P7-61A (Learning Objectives 1, 3, 8: Measure and account for the cost of a plant asset; measure depreciation by three methods; identify the cash-flow advantage of accelerated depreciation for tax purposes) On January 7, 2012, J.B. Griffin Co. paid $240,000 for a computer system. In addition to the basic purchase price, the company paid a setup fee of $1,400, $6,500 sales tax, and $29,100 for a special platform on which to place the computer. J.B. Griffin’s management estimates that the computer will remain in service for five years and have a residual value of $25,000. The com- puter will process 50,000 documents the first year, with annual processing decreasing by 2,500 documents during each of the next four years (that is, 47,500 documents in year 2013; 45,000 documents in year 2014; and so on). In trying to decide which depreciation method to use, the company president has requested a depreciation schedule for each of the three depreciation meth- ods (straight-line, units-of-production, and double-declining-balance).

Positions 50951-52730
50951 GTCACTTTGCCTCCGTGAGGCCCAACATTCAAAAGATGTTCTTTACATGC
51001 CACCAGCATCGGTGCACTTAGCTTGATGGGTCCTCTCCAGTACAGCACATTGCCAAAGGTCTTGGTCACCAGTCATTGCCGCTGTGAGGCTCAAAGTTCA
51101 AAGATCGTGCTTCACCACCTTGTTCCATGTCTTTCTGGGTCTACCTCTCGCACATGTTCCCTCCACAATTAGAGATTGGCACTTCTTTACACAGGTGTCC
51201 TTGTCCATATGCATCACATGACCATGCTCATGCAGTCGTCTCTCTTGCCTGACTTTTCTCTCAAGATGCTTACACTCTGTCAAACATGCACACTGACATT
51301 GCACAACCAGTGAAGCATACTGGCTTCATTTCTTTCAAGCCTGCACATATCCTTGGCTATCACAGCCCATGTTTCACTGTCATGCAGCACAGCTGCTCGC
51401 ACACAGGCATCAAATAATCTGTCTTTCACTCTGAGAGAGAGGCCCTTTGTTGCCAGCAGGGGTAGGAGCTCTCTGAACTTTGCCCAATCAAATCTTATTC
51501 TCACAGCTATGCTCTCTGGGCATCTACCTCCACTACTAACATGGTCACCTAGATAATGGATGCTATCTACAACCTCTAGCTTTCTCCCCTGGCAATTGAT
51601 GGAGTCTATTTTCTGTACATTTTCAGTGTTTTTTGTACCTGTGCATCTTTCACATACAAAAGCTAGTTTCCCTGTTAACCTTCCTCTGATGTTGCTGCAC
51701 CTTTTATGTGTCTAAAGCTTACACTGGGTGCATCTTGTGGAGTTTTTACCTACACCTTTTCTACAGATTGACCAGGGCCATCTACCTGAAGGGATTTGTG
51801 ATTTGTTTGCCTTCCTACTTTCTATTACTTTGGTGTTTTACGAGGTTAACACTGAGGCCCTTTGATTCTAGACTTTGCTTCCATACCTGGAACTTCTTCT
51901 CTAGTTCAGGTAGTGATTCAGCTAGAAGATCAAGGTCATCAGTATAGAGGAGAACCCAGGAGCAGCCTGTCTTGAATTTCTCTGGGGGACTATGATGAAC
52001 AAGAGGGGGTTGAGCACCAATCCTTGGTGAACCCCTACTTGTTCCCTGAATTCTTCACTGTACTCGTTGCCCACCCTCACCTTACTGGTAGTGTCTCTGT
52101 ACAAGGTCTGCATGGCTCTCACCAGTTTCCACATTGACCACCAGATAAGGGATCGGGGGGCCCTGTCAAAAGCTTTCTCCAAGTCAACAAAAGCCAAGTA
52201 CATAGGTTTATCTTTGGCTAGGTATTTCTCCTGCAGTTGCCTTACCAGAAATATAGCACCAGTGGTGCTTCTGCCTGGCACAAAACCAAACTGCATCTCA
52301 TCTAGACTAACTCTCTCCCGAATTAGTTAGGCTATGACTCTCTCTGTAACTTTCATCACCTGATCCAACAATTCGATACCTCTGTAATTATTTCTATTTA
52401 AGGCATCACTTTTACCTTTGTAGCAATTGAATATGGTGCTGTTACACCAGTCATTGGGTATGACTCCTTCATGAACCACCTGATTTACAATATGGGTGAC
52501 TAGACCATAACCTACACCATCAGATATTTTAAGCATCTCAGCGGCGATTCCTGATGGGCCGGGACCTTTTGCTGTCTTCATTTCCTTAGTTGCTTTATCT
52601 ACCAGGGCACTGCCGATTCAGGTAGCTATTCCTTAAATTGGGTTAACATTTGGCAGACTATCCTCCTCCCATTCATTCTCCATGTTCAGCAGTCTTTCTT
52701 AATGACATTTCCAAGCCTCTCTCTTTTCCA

1. For each of the generally accepted depreciation methods, prepare a depreciation schedule showing asset cost, depreciation expense, accumulated depreciation, and asset book value.
2. J.B. Griffin reports to stockholders and creditors in the financial statements using the depre- ciation method that maximizes reported income in the early years of asset use. For income tax purposes, the company uses the depreciation method that minimizes income tax pay- ments in those early years. Consider the first year J.B. Griffin Co. uses the computer. Identify the depreciation methods that meet Griffin’s objectives, assuming the income tax authorities permit the use of any of the methods.
3. Cash provided by operations before income tax is $158,000 for the computer’s first year. The income tax rate is 32%. For the two depreciation methods identified in Requirement 2, com- pare the net income and cash provided by operations (cash flow). Show which method gives the net-income advantage and which method gives the cash-flow advantage.